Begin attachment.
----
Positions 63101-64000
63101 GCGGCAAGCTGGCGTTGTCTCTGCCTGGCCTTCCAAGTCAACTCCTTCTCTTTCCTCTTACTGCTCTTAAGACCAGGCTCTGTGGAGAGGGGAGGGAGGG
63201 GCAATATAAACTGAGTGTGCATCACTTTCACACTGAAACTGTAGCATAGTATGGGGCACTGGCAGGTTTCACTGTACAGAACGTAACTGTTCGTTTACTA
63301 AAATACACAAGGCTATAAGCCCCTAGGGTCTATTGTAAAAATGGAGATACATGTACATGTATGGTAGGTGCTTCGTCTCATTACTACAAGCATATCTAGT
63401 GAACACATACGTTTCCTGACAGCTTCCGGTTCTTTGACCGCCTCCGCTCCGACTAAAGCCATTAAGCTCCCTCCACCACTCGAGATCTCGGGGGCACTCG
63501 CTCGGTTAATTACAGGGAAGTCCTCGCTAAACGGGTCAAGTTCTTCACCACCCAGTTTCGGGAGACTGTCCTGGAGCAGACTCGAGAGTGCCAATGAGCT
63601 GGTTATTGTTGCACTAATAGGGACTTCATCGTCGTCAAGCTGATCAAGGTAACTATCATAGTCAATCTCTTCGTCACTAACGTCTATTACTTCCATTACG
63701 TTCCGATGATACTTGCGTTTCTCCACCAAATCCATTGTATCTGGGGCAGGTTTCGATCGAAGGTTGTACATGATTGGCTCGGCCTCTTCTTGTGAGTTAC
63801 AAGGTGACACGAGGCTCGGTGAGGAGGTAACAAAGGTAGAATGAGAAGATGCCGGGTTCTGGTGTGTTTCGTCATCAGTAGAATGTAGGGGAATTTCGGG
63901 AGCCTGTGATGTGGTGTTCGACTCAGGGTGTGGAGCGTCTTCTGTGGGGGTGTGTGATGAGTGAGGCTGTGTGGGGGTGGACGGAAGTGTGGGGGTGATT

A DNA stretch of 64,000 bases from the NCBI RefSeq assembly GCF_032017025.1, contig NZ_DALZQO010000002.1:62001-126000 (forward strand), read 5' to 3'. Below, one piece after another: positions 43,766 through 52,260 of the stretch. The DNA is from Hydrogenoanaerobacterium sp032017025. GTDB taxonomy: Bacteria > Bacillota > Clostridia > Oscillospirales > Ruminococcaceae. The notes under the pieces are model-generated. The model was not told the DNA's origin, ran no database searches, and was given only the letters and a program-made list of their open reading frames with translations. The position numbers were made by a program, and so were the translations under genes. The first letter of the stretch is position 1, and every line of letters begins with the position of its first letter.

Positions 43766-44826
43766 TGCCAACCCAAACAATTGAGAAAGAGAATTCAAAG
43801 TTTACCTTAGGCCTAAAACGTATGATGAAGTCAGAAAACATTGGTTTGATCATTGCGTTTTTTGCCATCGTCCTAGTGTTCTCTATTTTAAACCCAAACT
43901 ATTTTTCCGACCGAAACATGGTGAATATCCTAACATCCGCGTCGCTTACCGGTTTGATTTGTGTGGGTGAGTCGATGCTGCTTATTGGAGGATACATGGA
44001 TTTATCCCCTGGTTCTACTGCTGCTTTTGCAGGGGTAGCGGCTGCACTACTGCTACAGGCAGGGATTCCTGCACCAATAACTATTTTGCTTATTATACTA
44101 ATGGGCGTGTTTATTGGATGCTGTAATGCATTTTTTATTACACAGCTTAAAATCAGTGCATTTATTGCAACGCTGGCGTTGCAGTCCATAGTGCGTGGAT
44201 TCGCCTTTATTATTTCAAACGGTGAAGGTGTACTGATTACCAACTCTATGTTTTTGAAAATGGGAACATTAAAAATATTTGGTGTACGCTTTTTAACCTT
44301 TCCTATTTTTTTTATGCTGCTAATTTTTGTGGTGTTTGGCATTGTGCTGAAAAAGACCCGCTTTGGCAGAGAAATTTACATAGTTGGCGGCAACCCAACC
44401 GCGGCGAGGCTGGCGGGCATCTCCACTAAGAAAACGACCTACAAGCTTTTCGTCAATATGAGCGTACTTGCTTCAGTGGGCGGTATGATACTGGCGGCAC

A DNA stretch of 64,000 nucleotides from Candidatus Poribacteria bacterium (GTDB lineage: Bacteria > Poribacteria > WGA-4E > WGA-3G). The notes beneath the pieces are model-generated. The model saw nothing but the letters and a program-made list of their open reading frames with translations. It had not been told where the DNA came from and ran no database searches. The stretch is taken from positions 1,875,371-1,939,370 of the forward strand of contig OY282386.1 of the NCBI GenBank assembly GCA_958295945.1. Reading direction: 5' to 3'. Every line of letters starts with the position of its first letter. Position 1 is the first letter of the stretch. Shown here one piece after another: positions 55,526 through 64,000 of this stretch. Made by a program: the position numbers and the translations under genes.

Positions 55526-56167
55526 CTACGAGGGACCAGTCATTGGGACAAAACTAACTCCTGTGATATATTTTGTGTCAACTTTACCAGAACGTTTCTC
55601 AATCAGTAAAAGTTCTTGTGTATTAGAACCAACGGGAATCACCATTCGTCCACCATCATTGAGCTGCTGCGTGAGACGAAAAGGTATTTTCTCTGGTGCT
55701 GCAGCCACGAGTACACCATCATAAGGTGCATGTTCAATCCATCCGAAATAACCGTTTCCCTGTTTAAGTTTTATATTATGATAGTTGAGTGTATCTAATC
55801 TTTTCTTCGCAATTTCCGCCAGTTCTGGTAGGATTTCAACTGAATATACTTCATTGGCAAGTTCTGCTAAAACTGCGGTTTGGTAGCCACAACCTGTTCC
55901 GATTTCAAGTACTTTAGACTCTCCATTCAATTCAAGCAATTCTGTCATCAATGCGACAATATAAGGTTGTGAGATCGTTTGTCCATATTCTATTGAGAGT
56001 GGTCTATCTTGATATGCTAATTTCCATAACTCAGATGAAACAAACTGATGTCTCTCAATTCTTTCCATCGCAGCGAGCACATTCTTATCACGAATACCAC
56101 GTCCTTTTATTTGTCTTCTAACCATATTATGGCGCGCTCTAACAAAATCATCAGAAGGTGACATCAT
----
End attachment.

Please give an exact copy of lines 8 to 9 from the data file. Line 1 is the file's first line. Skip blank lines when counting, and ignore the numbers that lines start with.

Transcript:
63701 TTCCGATGATACTTGCGTTTCTCCACCAAATCCATTGTATCTGGGGCAGGTTTCGATCGAAGGTTGTACATGATTGGCTCGGCCTCTTCTTGTGAGTTAC
63801 AAGGTGACACGAGGCTCGGTGAGGAGGTAACAAAGGTAGAATGAGAAGATGCCGGGTTCTGGTGTGTTTCGTCATCAGTAGAATGTAGGGGAATTTCGGG